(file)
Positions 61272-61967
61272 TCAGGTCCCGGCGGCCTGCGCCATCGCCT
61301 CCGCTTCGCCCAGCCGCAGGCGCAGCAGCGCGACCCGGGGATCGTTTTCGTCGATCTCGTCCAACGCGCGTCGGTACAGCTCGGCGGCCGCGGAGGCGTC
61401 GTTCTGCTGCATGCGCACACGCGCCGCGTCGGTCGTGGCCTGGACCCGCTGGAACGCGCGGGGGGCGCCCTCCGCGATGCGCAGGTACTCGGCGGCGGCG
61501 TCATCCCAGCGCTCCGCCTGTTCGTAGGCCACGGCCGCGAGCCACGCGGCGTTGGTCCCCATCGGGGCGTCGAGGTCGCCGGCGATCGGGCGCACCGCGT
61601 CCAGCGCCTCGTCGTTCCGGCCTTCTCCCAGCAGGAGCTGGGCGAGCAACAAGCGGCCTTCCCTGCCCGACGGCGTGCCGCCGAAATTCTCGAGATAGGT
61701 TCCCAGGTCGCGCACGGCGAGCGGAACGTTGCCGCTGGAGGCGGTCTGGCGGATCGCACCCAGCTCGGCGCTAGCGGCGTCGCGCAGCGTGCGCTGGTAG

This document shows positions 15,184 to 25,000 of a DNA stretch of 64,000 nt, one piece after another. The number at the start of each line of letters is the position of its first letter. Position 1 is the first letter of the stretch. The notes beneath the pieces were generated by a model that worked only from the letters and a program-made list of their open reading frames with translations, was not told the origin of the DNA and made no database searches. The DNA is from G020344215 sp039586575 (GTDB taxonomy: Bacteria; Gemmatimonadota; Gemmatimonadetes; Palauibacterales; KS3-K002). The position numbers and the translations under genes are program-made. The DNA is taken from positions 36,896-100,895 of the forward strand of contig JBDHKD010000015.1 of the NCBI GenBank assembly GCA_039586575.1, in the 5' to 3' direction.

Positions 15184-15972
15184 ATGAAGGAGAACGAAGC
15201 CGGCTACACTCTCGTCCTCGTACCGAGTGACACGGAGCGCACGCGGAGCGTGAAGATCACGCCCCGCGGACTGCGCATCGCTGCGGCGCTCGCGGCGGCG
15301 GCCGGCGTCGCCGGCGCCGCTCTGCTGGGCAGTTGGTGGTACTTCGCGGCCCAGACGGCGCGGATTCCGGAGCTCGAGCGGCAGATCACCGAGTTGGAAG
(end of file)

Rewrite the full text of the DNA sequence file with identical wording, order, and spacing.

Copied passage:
Positions 61272-61967
61272 TCAGGTCCCGGCGGCCTGCGCCATCGCCT
61301 CCGCTTCGCCCAGCCGCAGGCGCAGCAGCGCGACCCGGGGATCGTTTTCGTCGATCTCGTCCAACGCGCGTCGGTACAGCTCGGCGGCCGCGGAGGCGTC
61401 GTTCTGCTGCATGCGCACACGCGCCGCGTCGGTCGTGGCCTGGACCCGCTGGAACGCGCGGGGGGCGCCCTCCGCGATGCGCAGGTACTCGGCGGCGGCG
61501 TCATCCCAGCGCTCCGCCTGTTCGTAGGCCACGGCCGCGAGCCACGCGGCGTTGGTCCCCATCGGGGCGTCGAGGTCGCCGGCGATCGGGCGCACCGCGT
61601 CCAGCGCCTCGTCGTTCCGGCCTTCTCCCAGCAGGAGCTGGGCGAGCAACAAGCGGCCTTCCCTGCCCGACGGCGTGCCGCCGAAATTCTCGAGATAGGT
61701 TCCCAGGTCGCGCACGGCGAGCGGAACGTTGCCGCTGGAGGCGGTCTGGCGGATCGCACCCAGCTCGGCGCTAGCGGCGTCGCGCAGCGTGCGCTGGTAG

This document shows positions 15,184 to 25,000 of a DNA stretch of 64,000 nt, one piece after another. The number at the start of each line of letters is the position of its first letter. Position 1 is the first letter of the stretch. The notes beneath the pieces were generated by a model that worked only from the letters and a program-made list of their open reading frames with translations, was not told the origin of the DNA and made no database searches. The DNA is from G020344215 sp039586575 (GTDB taxonomy: Bacteria; Gemmatimonadota; Gemmatimonadetes; Palauibacterales; KS3-K002). The position numbers and the translations under genes are program-made. The DNA is taken from positions 36,896-100,895 of the forward strand of contig JBDHKD010000015.1 of the NCBI GenBank assembly GCA_039586575.1, in the 5' to 3' direction.

Positions 15184-15972
15184 ATGAAGGAGAACGAAGC
15201 CGGCTACACTCTCGTCCTCGTACCGAGTGACACGGAGCGCACGCGGAGCGTGAAGATCACGCCCCGCGGACTGCGCATCGCTGCGGCGCTCGCGGCGGCG
15301 GCCGGCGTCGCCGGCGCCGCTCTGCTGGGCAGTTGGTGGTACTTCGCGGCCCAGACGGCGCGGATTCCGGAGCTCGAGCGGCAGATCACCGAGTTGGAAG